6. Continuous emission in the L483 protostellar jet
In addition to the emission clumps discussed in the last section, the L483 jet also shows continuous emission that extends along the full length of the jet. The emission lines produced in this process are over an order of magnitude less bright than the emission lines in the clumps. Although weak, emission is visible at all positions along the jet from star to bow shock. This low-level emission in the troughs may be residual emission behind the shocks at the peaks; jet edge entrainment (De Young 1986); emission from the warm, partially ionised jet; or unresolved subknots. In this section we discuss each of these alternatives.
H2 emission in the wings of bow shocks continues for some distance behind the leading shock, but can it be sustained over a large enough range to explain the emission in the troughs? Numerical simulations (Suttner et al. 1997) suggest that the 1-0S(1) line intensity should drop by two orders of magnitude within 1400 AU of each jet shock. The models also show significant emission levels following the leading two shocks only. Yet in L483, low level emission is seen over more than 2100 AU between Peaks 2 and 3 (see Fig. 3a). Hatchell et al. (1999) model the temperature structure of the L483 outflow and conclude that the temperature should drop below 1000 K within 800 AU of the bow shock, at which point the ro-vibrational H2 lines are no longer excited. The excitation analysis shows that temperatures remain above 1000 K for more than twice this distance. However, the trough emission could be cooler than the peaks, as expected for bow shock wings - this is consistent with our excitation analysis (Fig. 5) though not definite.
In summary, the length over which the trough emission is sustained in Trough 2 and the fact that it lies behind the third shocked knot counts against a bow shock wing explanation for the trough emission.
The H2 could be in the jet itself, if certain conditions are satisfied. The jet cannot be fully molecular as the cooling time for molecular hydrogen is only a few years, insufficient to produce ro-vibrational H2 emission along the length of the outflow as the travel time in the jet is for a jet. Fully molecular jets also conflict with the observations at optical wavelengths of atomic protostellar jets. If a small fraction of the jet were molecular then the cooling problem would be solved (as the molecular hydrogen radiates energy gained from the atomic fraction). The H2 column densities correspond to a volume density of 20 cm-3 (assuming a jet diameter of 400 AU), much less than the measured (Bacciotti et al. 1995), suggesting 0.2-2% of the jet is molecular hydrogen if the observed emission originates from the jet. Whether a small fraction of molecular hydrogen could survive over outflow timescales in a predominantly atomic jet remains to be determined.
Thirdly, the H2 could be entrained from the ambient medium in a mixing layer along the edges of the jet, as suggested by De Young (1986). The observed H2 column densities of a few are consistent with the entrainment predictions of Taylor & Raga (1995). Predictions for temperatures in mixing layers range from a few K (Lizano & Giovanardi 1995) to K (Cantó & Raga 1991; Taylor & Raga 1995): the observed temperatures are consistent with the lower end of this range. Entrainment models predict falling temperatures with distance from the star, but the uncertainties on our temperature estimates for the troughs are too large to test this prediction.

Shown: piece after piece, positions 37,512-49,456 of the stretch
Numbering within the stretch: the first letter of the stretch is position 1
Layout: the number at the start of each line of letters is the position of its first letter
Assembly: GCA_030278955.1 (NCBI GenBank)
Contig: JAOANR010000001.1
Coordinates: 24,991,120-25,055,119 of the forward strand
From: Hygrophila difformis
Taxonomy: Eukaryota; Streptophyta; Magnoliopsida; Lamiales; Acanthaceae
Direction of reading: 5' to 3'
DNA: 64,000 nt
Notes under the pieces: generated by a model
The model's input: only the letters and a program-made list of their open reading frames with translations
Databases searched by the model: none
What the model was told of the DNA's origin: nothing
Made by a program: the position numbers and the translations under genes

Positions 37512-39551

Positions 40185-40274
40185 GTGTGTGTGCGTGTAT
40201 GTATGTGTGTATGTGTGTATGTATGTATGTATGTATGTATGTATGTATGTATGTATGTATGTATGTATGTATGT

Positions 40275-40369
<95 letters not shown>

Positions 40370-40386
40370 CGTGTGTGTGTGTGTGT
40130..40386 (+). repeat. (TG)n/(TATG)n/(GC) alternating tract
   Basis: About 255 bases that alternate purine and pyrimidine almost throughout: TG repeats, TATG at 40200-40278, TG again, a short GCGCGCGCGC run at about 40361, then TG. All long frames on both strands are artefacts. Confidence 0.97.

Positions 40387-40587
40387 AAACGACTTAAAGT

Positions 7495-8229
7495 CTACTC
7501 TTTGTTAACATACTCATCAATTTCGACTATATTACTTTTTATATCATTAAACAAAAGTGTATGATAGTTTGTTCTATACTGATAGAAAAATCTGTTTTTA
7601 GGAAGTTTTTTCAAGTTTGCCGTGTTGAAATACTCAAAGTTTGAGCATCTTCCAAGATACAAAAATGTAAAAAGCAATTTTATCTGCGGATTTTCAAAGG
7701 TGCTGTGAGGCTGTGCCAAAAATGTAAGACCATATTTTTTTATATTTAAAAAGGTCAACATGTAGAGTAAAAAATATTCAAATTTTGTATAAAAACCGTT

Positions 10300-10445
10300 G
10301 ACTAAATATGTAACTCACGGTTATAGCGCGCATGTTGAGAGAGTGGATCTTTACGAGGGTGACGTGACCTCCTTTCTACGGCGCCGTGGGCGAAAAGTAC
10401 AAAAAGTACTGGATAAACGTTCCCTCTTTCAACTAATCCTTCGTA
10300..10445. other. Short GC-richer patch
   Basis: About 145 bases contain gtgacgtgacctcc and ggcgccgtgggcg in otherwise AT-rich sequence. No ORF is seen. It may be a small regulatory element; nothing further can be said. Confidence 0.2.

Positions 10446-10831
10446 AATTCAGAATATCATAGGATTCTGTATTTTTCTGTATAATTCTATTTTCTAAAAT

Whether or not entrainment is the explanation for excited H2 along the length of the jet, it is clear that ro-vibrational H2 traces only a small fraction of the total mass of the outflow. An upper limit on the directly detected H2 mass can be found by assuming the column density of measured at the bow shock extends over the entire 14400 AU outflow length with a (generous) width of 2100 AU ( at the distance of L483 - see map of Fuller et al. 1995), the total mass traced by H2 is , compared to more than traced by the CO outflow. As hot mixing layers should be well traced by the infrared H2 transitions, it is clear that the total mass entrained in mixing layers is much less than the mass which has been swept up by the leading bow shock and cooled to form the CO outflow.
Finally, the H2 could be from intermediate unresolved knots. This effect is seen in another outflow, HH 111, which shows both infrared and optical emission along the jet. The H2 observations (Coppin et al. 1998) highlight knots at certain positions (labelled F, H, L) with what appears to be continuous emission in between, like the trough emission in L483. However, in the higher resolution optical HST images (Reipurth et al. 1997), the H and [SII] emission breaks up into several subknots which are not distinguished in the H2 observations. The troughs in L483 may similarly consist of emission from unresolved subknots. The measured column densities are beam averaged over pixels. Emission regions smaller than this are beam-diluted and have decreased column density when averaged over the pixel area. A factor of 2-4 in beam filling factor could explain the observed differences in column density between peaks and troughs, though not the differences in temperature (Fig. 5). This is suggestive of lower shock velocities, but similar column densities.
In order to distinguish between these alternatives for the continuous emission along the jet, higher resolution observations across and along the jet would be required. Observations along the jet would need sufficient resolution to resolve individual bow shocks. The observations across the jet would need sufficient resolution to resolve the jet, where we would expect to see emission, if the emission were from in the jet, or edge brightened emission if the emission were from a mixing layer along the jet.
© European Southern Observatory (ESO) 1999
Online publication: July 26, 1999